Couldn't get OpenMP to work

Couldn't get OpenMP to work

Ritratto di mohanmuthu

Next step to "hello world" program on learning OpenMP, I started making the following code, such that I can implement on the bigger code which I work on. Unfortunately, I couldn't see any difference across normal, /Qopenmp and /Qparallel options. All uses only one processor out of 4, for any value of n. Of course, beyond certain value of n, virtual memory error is thrown.

Compilation was done in command line with following options using Fortran Compiler in Intel i5-3320M processor (Win 7, 32-bit).

ifort test.f90

ifort /Qopenmp test.f90 (i see from report that, the do loop was parallelized)

ifort /Qparallel test.f90

Can someone help on, what am I missing?

module mod1
    subroutine sub1(a,b,c)
        implicit none
        real*4, intent(in) :: a,b
        real*4, intent(out):: c
    end subroutine sub1
end module mod1
program test
    use omp_lib
    use mod1
    implicit none
    real*4, allocatable :: a(:), b(:), c(:)
    integer  :: i,n
    read(*,*) n
    do i=1,n
    call random_number(a(i))
    call random_number(b(i))
    end do
    !$omp do
    do i=1,n
    call sub1(a(i),b(i),c(i))
    end do
    !$omp end do
    write(*,*) a(1),b(1),c(1)
end program test

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Ritratto di Tim Prince

As your parallel loop presumably auto-vectorizes when you don't set /Qopenmp,  it would not be surprising if the change in performance there were small relative to the rest of your program.

Ritratto di John Campbell

Would declaring a,b,c shared help ?

!$omp parallel do shared (n,a,b,c), private (i)
     do i=1,n
     call sub1(a(i),b(i),c(i))
     end do
 !$omp end parallel do 

Ritratto di jimdempseyatthecove

"!$omp do ..." when issued outside of a parallel region is ~equivilent to a comment. Use either:

!$omp parallel do ... (as illustrated by John)
do ...
end do
!$omp end parallel do


!$omp parallel
{optional parallel code here}
!$omp do ...
do ...
end do
!$omp end do
{ optional parallel code here}
!$omp end parallel

Jim Dempsey
Ritratto di Tim Prince


John Campbell wrote:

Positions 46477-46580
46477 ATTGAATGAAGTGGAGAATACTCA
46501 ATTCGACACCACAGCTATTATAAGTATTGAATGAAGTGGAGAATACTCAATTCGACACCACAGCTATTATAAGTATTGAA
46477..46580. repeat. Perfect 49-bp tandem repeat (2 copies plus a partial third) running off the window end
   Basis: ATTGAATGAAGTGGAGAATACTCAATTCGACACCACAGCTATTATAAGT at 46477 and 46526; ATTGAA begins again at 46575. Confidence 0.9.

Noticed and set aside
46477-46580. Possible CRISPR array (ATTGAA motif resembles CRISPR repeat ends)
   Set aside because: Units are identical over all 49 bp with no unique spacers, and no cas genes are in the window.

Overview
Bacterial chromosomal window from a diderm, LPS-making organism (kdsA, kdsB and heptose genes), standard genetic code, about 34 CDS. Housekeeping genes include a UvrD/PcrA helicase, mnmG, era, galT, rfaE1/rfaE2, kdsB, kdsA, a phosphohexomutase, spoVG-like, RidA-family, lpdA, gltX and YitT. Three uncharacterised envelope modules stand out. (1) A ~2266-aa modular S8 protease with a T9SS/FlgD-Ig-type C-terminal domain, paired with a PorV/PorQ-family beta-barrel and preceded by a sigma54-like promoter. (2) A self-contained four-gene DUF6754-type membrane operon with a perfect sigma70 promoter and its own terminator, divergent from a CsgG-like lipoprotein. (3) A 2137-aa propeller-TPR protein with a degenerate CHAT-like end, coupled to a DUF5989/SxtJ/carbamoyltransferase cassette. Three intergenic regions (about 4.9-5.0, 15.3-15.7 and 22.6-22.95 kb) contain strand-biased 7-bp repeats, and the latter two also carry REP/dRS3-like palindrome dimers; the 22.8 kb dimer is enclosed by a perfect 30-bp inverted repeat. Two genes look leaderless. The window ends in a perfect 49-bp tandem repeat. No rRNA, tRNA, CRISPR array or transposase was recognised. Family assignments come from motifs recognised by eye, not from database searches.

Would declaring a,b,c shared help ?

!$omp parallel do shared (n,a,b,c), private (i)     do i=1,n     call sub1(a(i),b(i),c(i))     end do !$omp end parallel do

Those all confirm defaults.  Of course, as you show and Jim mentioned, the omission by OP of parallel would explain why the omp do had no effect. Examining opt-report output would certainly alert us.

Ritratto di John Campbell
Best Reply

This is a useful example of using OpenMP, as even when it is running with !$omp implemented, it will demonstrate the limitations of this test approach. There are a number of stages of this test approach, being:
1: allocate the arrays with ALLOCATE
2: Initialise the arrays ( which also obtains memory from the memory pool )
3: !$omp perform the calculation using sub1
4: you could also have a stage to do thecalculation using vector calculations " c=a*b "
5: DEALLOCATE the arrays.

I would suggest you time the elapsed time for each of these stages. SYSTEM_CLOCK might work for large n.
This should demonstrate that for this test:
90% of the time is taken in stage 2 for allocating memory.
alternative approach 4 works best for this calculation.

You could include in the sub1 loop " write (*,*) 'loop',i,' thread', omp_get_thread_num ()"
This would demonstrate what !$omp is doing.

Use of !$omp works best where sub1 does a more significant calculation, with each call being independent and suits parallel computation.


ps: attached is a version of the test to record the times of the various stages, for different values of n. I carried out this test on a Xeon which supports 4 threads.  The strength of OpenMP is where "sub1" does a lot of diverse calculation, such as running many independent models. The diversity of the calculation helps, as processing a single vector can result in a memory cache bottleneck.  I hope this example helps.


Scarica openmp.log9.71 KB
Scarica openmp.f901.59 KB
Scarica run-batch.txt360 byte
Ritratto di mohanmuthu

Thank you Jim and John. !$omp parallel was the miss, and by including it, I see all 4 processors involved in my test code.

John - your example helped me to understand many things (allocation, calculation, what and what not to parallelize) about using OpenMP in one go. Special Thanks to you!!!

Just before completion EXE got crased due to insufficient virtual memory error (#41). May I request a suggestion to fix it?

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